In the colonnaded courtyard of the Antiguo Colegio de San Ildefonso, a former Jesuit boarding school in Mexico City, under a grove of magnolia trees hung with punched-tin stars, more than five hundred people had gathered to learn which restaurants would be proclaimed the fifty best in Latin America. The party was meant to be attended with a drink in one hand, a phone in the other. There were a multitude of bars: wine by Robert Mondavi, tequila by Casa Dragones, rum by Zacapa, champagne by Veuve Clicquot. The Modelo stand was manned by a team of studs in suspenders. Water sommeliers—white tie, white gloves, wearing tasting cups on silver chains—circulated with magnums of San Pellegrino. Inside the program, the event’s organizers, the World’s 50 Best Restaurants, had enclosed a card. It listed Twitter, Facebook, and Instagram information and a hashtag, #LatAm50Best.The password for the 50 Best Wi-Fi network was Mexico2015, which had the advantage of being both dryly factual and sounding like a tourist-board come-on.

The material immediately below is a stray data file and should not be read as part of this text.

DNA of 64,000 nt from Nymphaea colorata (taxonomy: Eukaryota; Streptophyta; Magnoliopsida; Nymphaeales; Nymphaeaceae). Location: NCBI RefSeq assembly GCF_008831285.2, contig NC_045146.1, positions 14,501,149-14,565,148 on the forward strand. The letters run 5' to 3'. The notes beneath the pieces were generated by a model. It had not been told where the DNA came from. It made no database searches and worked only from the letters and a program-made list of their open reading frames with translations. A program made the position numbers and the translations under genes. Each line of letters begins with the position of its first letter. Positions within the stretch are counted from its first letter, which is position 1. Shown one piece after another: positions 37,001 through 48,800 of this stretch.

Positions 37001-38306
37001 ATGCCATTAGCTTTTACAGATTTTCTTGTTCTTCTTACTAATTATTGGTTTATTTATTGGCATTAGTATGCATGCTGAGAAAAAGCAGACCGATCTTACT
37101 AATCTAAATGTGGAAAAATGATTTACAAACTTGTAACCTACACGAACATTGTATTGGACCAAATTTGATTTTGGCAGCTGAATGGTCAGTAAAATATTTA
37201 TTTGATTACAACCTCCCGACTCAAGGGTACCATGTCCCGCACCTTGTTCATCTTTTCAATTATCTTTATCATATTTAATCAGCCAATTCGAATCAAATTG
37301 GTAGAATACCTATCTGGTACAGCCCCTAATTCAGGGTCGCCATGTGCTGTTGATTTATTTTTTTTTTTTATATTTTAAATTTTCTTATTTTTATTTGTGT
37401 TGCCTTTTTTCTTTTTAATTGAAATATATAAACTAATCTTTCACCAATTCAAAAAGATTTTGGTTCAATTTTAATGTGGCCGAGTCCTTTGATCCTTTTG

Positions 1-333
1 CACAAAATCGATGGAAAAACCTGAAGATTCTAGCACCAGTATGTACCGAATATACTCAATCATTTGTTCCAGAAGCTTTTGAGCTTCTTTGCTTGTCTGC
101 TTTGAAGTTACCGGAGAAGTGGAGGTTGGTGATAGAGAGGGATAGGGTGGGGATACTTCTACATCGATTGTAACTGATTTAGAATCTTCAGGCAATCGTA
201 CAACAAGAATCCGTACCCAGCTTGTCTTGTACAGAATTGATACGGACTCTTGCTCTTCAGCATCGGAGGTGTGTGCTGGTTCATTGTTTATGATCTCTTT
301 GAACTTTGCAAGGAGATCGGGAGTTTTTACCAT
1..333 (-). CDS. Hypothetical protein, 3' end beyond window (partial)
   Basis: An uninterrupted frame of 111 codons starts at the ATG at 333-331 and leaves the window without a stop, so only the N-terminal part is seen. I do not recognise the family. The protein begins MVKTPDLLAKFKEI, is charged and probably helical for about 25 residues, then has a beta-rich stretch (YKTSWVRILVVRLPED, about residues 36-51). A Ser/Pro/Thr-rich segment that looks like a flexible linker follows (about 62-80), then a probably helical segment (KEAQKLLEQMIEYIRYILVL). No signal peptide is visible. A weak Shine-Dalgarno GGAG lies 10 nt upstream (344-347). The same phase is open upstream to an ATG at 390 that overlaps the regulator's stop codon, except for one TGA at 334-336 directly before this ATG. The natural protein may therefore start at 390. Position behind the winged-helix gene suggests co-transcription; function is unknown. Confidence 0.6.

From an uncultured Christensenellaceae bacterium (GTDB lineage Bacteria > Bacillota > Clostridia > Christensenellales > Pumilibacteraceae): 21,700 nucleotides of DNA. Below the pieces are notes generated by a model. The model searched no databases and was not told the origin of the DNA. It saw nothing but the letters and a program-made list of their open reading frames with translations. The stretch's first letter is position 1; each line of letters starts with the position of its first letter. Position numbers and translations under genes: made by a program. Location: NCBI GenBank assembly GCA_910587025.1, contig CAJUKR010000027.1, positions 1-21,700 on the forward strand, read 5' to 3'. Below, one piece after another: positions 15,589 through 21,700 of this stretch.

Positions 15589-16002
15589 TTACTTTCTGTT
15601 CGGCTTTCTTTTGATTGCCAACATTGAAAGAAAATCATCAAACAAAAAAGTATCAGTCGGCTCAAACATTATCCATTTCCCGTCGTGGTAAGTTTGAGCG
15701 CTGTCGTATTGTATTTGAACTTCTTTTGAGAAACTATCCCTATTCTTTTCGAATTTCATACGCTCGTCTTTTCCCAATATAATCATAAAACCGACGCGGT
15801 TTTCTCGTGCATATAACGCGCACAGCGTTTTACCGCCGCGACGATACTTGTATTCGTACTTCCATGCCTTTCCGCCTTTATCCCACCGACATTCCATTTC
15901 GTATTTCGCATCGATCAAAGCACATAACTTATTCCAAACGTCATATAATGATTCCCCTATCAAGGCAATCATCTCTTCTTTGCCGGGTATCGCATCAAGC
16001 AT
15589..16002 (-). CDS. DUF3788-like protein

The guests were drawn mainly from three constituencies: chefs, journalists, and businesspeople—a triad that thrived as interdependently as corn, beans, and squash. The chefs ran the restaurants, which the journalists wrote about, promoting the businesspeople’s interests, so that they plowed more money into the chefs’ projects, which yielded fodder for the journalists. Onstage, the host was announcing the winners in descending order. (Seeking to extend the brand, in 2013 the World’s 50 Best Restaurants launched separate lists for Asia and Latin America.) Everyone talked through the presentation, but the furious networking only heightened the excitement.
“It’s very difficult to get on the list, and it’s very difficult to get off,” an event planner said to a restaurant consultant.